I lay in bed yesterday looking at the walls and ceiling that I so recently painted; then out the window at the trees I so recently pruned; and I thought about how difficult it is now simply to make it to the bathroom. I reminded myself that all will be better in a few days, but the thought came to me that, if I live long enough, all my days will find me helpless. Then what? I will have no family to care for me (Peggy either being dead or in poor shape herself). I will have my savings, but how long will they last if I become as vulnerable to con men as many old people?

When I was younger, I could scarcely imagine my body disintegrating; my mind, not at all. Last night, I could not remember how to turn on the light over my bed. I stood on my crutches in the dark for thirty seconds before I recalled that it has a pull chain, the same pull chain that I installed years ago. I have many such lapses, and they tell me that the one thing I had trusted to last, the one thing that I had thought of AS ME, is as perishable as an arthritic knee.

Today, I am getting my strength back, and such thoughts don’t strike me as any new or great revelation, but it is one thing to contemplate my dissolution when I feel strong, and quite another when I need help putting my socks on. The difference is like that of going into the woods knowing that I might catch a glimpse of a mountain lion, versus going into the woods and seeing a mountain lion stalking me.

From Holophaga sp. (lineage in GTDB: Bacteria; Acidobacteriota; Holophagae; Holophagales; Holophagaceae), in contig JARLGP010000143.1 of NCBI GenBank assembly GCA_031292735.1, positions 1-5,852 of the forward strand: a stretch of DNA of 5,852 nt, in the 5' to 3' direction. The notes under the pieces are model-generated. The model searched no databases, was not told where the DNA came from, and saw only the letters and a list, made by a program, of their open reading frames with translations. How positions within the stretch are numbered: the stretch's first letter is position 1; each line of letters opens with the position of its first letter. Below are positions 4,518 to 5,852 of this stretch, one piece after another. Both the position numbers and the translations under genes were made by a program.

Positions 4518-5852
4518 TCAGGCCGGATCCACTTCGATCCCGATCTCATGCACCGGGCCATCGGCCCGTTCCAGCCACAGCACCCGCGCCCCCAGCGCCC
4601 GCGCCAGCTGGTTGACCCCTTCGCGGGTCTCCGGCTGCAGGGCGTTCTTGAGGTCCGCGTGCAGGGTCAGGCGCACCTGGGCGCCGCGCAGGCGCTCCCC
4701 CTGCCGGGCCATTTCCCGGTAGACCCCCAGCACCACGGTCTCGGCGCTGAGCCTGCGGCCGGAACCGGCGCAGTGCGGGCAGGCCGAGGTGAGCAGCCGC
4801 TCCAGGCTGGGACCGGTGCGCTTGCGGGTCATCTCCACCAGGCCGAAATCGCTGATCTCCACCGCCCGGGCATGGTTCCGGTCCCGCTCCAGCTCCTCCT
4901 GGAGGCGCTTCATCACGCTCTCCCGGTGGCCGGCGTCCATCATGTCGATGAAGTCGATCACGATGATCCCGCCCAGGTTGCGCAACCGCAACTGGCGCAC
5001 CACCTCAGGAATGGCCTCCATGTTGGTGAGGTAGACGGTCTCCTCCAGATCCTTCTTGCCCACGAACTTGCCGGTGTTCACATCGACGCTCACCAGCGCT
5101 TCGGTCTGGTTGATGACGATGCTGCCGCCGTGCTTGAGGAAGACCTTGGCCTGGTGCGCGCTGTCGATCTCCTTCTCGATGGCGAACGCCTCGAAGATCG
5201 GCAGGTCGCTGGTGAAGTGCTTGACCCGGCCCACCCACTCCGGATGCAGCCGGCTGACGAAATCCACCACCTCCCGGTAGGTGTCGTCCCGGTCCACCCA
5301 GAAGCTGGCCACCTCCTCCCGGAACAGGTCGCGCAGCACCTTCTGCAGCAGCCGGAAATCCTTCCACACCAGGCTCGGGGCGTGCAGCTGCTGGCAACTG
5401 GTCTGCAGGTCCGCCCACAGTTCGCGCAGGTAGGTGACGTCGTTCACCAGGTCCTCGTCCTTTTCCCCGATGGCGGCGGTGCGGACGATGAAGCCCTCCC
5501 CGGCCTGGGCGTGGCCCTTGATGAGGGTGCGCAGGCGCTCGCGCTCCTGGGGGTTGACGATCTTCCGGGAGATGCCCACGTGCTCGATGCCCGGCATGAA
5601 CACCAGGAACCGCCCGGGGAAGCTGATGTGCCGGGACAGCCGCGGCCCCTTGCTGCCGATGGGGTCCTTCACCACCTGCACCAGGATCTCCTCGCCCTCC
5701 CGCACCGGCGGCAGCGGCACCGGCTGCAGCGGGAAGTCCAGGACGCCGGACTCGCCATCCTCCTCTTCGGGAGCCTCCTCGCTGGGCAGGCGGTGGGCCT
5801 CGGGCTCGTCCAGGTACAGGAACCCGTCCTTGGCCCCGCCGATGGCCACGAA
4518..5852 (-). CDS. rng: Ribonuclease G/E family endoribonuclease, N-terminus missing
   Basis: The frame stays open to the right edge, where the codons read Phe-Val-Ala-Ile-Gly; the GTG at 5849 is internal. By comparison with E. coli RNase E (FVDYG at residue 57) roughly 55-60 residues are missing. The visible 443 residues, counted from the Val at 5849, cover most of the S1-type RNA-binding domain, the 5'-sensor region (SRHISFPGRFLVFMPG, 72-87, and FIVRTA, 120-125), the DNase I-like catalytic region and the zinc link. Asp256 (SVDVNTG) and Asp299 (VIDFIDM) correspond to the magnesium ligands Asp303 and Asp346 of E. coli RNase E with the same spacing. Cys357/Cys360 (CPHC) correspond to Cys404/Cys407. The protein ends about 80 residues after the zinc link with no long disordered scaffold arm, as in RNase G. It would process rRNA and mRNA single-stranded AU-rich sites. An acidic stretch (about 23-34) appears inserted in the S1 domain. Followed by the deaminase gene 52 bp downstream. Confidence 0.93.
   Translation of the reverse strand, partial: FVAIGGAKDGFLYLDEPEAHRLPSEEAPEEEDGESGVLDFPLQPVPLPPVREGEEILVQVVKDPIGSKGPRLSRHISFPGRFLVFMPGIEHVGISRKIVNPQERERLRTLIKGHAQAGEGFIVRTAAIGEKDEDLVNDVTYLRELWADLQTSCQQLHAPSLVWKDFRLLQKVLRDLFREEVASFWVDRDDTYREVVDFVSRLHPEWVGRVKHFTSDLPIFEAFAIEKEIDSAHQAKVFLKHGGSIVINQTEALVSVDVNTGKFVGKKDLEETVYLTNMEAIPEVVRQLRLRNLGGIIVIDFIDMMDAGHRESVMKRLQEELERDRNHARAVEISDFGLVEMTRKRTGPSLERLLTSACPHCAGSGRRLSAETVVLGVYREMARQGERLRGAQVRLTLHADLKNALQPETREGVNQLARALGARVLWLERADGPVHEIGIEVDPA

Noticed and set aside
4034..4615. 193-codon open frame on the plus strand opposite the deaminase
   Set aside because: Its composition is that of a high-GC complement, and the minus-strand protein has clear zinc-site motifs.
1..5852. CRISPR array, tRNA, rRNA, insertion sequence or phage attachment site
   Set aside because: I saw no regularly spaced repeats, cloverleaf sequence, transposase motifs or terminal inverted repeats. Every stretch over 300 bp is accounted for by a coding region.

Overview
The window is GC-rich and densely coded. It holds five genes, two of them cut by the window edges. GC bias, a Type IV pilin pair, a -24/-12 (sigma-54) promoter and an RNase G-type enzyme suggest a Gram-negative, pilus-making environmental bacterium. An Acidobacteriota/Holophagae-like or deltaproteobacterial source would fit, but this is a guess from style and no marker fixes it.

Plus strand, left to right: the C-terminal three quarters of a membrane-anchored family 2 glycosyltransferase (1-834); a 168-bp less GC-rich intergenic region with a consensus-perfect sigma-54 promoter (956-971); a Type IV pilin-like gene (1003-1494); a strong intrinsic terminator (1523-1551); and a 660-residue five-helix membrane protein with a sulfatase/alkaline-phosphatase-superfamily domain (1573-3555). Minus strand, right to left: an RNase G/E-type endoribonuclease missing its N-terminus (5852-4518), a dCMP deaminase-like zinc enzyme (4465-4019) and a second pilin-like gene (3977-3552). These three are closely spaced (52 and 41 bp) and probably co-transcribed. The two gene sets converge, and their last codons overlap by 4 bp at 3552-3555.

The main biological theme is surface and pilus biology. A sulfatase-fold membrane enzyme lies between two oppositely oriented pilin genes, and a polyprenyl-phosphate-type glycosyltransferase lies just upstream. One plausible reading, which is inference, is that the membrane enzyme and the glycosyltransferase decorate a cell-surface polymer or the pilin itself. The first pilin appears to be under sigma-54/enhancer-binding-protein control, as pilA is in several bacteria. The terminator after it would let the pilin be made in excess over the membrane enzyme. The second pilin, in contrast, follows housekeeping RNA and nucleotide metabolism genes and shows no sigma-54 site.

Assembly line hospital

Sacred Heart was like an assembly line in which patients were passed off as quickly as possible between admissions, short stay, pre-op, post-op, o.r., and back to short stay. I was seldom asked if I needed anything; and clerks, nurses, aides, stretcher pushers, doctors, and sundry technicians appeared above my face in surprising numbers only to disappear as abruptly as they came. Being flat on my back much of the time, I was frustrated by my inability to know what was going on or even who was in the room.

During surgery, two people who I couldn’t see stood in a corner disparaging conservative politicians before saying goodbye to still other unknowns. My surgeon was unrecognizable behind mask, cap, and glasses, and, since he didn’t speak to me, I didn’t know he was present until he began the procedure. The anesthesiologist stuck the deadener in my back, but never asked how I was, and I couldn’t even tell that he was in the room. The operating staff began discussing their next patient while I was still on the table. Such impersonal treatment angered Peggy who is accustomed to attending to one or two patients for an entire shift, and, if they are still there, attending to them again the next day. The best I could offer was that some of the staff had seemed more constrained by time than compassion.

I thought it a very great thing to be able to see—live and in color—the bones and ligaments within my body. No one had such an opportunity until a decade or so ago, and very few have taken it since. I also found it unsettling to look at structures that appeared so very fragile, and that served as vivid reminders of my degeneration and mortality. The glistening curves of my bone ends looked no different than those of a freshly slaughtered hog, and the bright surgical light bounced off the back of my knee cap like sunlight off the moon.